Capital Intelligence (CI), the international credit rating agency, announced (14 August 2014) that it has affirmed the ratings of Attijariwafa Bank (AWB), based in Casablanca, Morocco.
The Financial Strength Rating is affirmed at ‘BBB’, supported by AWB’s overall financial profile, including sound asset quality, despite the rise in non-performing loans (NPLs) in 2013, good loan-loss coverage, a slight improvement in capital and reasonable profitability together with its market leading position.
The rating is constrained by the increase in classified loans in 2013 and weaker profitability. The Outlook for the Financial Strength Rating (FSR) is ‘Stable’. AWB’s Long Term and Short-Term Foreign Currency Ratings are maintained at ‘BBB-’ and ‘A3’ respectively with a ‘Stable’ Outlook. AWB’s Foreign Currency Ratings are constrained by CI’s internal assessment of sovereign credit risk. The Support Rating is maintained at ‘2’, reflecting the strong ownership profile, together with the Bank’s dominant banking franchise and the very high likelihood of support from the authorities in case of need.
AWB is the leading bank in Morocco and possesses a strong domestic banking franchise with a market share of around one-quarter of sector assets, loans and deposits. It is considered to have very good management in place. AWB’s financial performance has been sound for some years. The Bank’s asset quality is adequate, but NPLs rose notably in 2013 on the back of a continued challenging operating environment, with some pressure within the corporate customer loan segment. Coverage also slipped, but remains sound.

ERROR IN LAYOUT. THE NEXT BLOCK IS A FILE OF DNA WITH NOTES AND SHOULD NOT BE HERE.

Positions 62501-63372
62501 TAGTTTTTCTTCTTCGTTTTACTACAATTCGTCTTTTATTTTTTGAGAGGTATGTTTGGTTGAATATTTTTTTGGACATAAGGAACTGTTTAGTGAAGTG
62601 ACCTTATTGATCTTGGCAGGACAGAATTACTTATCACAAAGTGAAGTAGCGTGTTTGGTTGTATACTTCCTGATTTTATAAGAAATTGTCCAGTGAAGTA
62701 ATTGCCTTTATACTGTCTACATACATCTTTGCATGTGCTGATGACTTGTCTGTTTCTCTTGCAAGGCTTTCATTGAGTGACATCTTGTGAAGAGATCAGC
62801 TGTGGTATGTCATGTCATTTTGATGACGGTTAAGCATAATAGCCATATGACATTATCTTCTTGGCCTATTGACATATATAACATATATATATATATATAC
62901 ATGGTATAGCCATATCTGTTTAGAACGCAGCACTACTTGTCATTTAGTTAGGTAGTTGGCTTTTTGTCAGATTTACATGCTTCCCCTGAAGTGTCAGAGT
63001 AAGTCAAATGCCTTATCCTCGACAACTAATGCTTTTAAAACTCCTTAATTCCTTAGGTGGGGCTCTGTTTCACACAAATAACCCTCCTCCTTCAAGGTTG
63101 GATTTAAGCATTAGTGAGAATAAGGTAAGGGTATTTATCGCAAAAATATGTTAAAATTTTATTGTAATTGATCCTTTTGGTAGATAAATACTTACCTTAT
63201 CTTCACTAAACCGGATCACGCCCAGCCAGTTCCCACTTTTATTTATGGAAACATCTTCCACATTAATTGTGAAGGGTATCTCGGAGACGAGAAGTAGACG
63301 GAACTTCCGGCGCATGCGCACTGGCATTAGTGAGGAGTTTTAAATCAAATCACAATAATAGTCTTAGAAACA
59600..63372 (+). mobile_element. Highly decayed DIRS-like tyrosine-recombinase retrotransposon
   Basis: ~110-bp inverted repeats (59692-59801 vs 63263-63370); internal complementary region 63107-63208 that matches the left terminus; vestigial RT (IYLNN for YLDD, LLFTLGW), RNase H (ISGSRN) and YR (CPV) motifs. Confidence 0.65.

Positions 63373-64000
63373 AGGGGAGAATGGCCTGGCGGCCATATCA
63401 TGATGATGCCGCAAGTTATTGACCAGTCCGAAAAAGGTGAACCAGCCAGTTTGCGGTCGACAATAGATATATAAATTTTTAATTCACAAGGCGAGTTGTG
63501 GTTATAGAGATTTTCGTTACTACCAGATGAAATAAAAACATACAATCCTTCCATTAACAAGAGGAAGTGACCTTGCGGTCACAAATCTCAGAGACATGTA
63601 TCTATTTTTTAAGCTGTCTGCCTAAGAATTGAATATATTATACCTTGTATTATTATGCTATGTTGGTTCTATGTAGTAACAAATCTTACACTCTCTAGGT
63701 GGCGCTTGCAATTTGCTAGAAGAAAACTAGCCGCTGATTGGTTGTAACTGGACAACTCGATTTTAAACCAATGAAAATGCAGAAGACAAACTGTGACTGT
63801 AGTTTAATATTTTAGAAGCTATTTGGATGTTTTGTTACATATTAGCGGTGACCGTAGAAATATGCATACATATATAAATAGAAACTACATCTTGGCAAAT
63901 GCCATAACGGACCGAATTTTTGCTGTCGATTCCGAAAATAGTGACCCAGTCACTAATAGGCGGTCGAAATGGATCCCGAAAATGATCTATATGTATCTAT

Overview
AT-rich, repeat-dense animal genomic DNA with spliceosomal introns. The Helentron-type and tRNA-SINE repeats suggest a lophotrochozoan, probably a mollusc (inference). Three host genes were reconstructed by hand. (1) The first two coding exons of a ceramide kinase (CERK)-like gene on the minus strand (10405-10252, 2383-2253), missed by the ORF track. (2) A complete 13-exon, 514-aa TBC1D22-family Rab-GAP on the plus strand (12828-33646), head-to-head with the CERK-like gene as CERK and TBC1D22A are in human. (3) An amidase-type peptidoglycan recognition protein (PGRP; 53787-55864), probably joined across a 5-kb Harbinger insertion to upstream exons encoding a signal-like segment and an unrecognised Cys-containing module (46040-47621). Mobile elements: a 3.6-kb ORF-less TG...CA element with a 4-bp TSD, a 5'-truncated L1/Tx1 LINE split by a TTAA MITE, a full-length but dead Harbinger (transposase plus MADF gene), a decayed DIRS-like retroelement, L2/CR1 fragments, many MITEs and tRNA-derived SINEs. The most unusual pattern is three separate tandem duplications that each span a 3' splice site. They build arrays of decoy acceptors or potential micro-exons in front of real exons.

The capital adequacy ratio (CAR) is reasonable, with increases over the last couple of years due to share allocation to employees, retained earnings, conversion of dividends to shares, and the issue of subordinated Tier 2 Capital. At end 2013, AWB met the new Central Bank requirement of 12% ratio for eligible capital to risk-weighted assets (RWAs).
Liquidity improved overall in 2013, with liquid assets – mainly Moroccan treasury bills – increasing further to a high level. The small growth in customer deposits exceeded the immaterial increase in loans. Market liquidity overall has tightened in the Moroccan banking sector over the last few years, impacted by both the downturn in the EU and a more challenging domestic economy. However, the Bank’s position is adequate and supported by its strong market share.
AWB’s profitability has been reasonable for some years, but performance in 2013 was slightly weaker. This reflected both very subdued loan asset growth and a squeeze on margins through lower interest on average earning assets. The Bank’s performance at the operating level remains adequate, and AWB has capacity to absorb any likely increased provisioning requirement. Performance at the consolidated level remained reasonable.
AWB was established in 1911 as Banque Commerciale du Maroc (BCM) and is Morocco’s oldest and largest domestic bank. The principal owners of AWB include the large National Investment Company (SNI) group (48.0%), domestic institutions (23.9%), Grupo Santander (5.3%) and staff (3.5%). About 14.4% is public float. AWB is the flagship bank of the Attijariwafa Bank Group which has extensive banking operations across Africa. The Group aims to develop community-based banking across North and sub-Sahara Africa. The Group has solid banking franchises in Tunisia (Attijari Bank Tunisia) and Senegal, and more recently in the Congo, Ivory Coast, Gabon, Mauritius and Cameroon.
The consolidated balance sheet amounted to MAD385,580mn (USD47.3 billion) at end 2013 with net profit of MAD5,066mn (USD621mn). AWB’s balance sheet stood at MAD292,350mn (USD35.9billion) at end 2013.